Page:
How To Sound Like Hank Marvin

Hank Marvin is one of, if not, the original guitar hero. He’s the reason why many people play a Strat. In the late 50s and 60s, Hank’s playing was unique and fairly groundbreaking. Even today, his playing style and sound is instantly recognisable. Whilst a huge part of his sound comes from the man himself, a lot of it does come down to gear. As such, if you want to know how to sound like Hank Marvin, take a look below. This isn’t aimed at being a comprehensive guide to what gear he used; simply what you can buy now to get you in that ball park. We’ve catered for three different budgets – beginner, intermediate and pro.

First some general tips; Hank generally used fairly thick strings so if you can, a set of 11s will get you closer to his sound. Also, his hand is rarely off the trem arm – careful use of the tremolo system on a Strat will give you all the flourishes that his classic tunes need. Another thing to try is to experiment with whereabouts on the string you pick – picking near the bridge and near the neck will weild two very different tones.

How To Sound Like Hank Marvin – Guitars

Squier Classic Vibe Stratocaster (Entry Level)

Whilst this isn’t the cheapest Strat that Squier do (look at the Bullet Strats if you want to spend a little less), the pickups are voiced more like a vintage Strat. Hank Marvin got the first Strat that came into the UK in the late 50s, so the 50s, or even 60s Classic Vibe Strat will get you closer to Hank’s sound. They’re built really well and represent amazing value for money. You’ve got the 5-way pickup selector, so you can get a range of tones to suit whichever song you’re playing. The sound isn’t as clear or defined as it is on more expensive Strats but for the money, it’s a great guitar and will certainly get you on your way to sounding like Hank Marvin.

Fender Vintera 50s Stratocaster (Intermediate)

With better hardware, pickups and build quality than the Squier, the Fender Vintera 50s Strat gives you vintage-voiced tones and great playability. A lot of research has gone into the pickups on this guitar – they’ve used the same wiring and magnets as they did in the 50s, so you get a really authentic sound. The 50s Strats also give you the period correct finishes, though unfortunately, there’s no Fiesta Red for this model! It’s also got a maple fingerboard – which not only looks right but will lend an extra touch of brightness that’s crucial to the Hank sound.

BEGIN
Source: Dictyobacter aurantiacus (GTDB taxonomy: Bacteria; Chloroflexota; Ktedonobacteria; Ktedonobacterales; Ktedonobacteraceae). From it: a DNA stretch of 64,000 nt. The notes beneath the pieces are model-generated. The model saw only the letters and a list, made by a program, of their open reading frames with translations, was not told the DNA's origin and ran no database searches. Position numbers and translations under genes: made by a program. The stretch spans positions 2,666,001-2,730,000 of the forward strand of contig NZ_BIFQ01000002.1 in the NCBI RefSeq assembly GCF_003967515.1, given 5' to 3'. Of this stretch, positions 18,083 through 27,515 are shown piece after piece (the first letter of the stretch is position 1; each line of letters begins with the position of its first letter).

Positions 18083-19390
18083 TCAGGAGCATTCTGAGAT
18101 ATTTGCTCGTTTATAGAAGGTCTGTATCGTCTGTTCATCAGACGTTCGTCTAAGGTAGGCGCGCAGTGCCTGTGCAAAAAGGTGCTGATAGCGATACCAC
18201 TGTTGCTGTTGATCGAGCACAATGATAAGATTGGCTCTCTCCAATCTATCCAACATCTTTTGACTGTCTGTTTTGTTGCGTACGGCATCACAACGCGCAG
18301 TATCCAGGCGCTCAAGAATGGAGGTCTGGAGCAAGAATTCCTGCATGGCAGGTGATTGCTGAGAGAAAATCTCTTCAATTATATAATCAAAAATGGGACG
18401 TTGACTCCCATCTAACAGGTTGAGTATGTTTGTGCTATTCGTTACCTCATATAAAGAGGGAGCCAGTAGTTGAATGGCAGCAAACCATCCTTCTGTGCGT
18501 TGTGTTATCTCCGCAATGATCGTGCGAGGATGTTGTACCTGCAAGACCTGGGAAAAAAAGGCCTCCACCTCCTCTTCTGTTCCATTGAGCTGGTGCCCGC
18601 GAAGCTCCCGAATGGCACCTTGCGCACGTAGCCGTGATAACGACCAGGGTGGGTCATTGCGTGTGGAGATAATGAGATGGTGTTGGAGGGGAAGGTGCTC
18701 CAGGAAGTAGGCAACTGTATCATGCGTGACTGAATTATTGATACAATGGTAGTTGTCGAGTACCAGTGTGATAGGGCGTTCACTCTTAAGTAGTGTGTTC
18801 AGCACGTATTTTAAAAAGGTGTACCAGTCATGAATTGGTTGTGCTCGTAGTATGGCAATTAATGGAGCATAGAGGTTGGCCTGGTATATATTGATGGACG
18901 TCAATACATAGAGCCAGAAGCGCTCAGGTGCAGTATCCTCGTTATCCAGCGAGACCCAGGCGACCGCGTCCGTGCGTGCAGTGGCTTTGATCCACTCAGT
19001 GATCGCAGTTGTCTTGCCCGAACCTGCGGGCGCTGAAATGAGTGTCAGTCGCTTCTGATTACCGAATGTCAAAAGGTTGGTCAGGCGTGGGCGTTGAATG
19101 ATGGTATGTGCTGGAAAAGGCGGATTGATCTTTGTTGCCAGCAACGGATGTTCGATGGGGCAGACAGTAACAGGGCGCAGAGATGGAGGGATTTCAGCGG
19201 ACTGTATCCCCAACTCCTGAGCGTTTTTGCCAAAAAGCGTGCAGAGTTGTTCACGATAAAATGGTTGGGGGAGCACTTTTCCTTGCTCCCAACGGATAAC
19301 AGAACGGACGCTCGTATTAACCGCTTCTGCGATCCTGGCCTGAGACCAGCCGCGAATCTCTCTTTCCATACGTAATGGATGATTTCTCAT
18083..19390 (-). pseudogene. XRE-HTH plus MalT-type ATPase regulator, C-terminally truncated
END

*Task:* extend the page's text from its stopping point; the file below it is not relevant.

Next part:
Fender Custom Shop 56 Strat (Pro)

The Fender Custom Shop makes some really special instruments, and this is one incredible example. The clarity and definition you get from these pickups is outstanding. They pick up every slight nuance of your playing, allowing you to be more expressive. Hank Marvin used a lot of dynamics in his playing i.e. various shades of loud and soft, and this guitar better represents this. It’s fitted with Custom Shop 50s pickups to give you tones reminscent of that era. It’s also got exactly the right look – Fiesta Red, birdseye maple neck and gold hardware! If you want to sound like Hank Marvin, there aren’t many guitars better suited to that than this, plus it’s an investment piece.

How To Sound Like Hank Marvin – Amps

Fender Mustang GT (Entry Level)

Whilst Hank is more known for playing Vox amps, he has played Fender too. This model is very different to what Hank will have played but, it packs an awful lot into a very budget-friendly amp. The Mustang GT is a modelling amp – it models how other, more expensive (usually valve) amps react. This means you can get a massive range of sounds from one amp. To sound like Hank Marvin, you’ll want to concentrate mostly on clean sounds and this amp has plenty of clean amp sounds on board. It’s also got effects built into it, so you can add reverb and delay, without having to buy seperate pedals.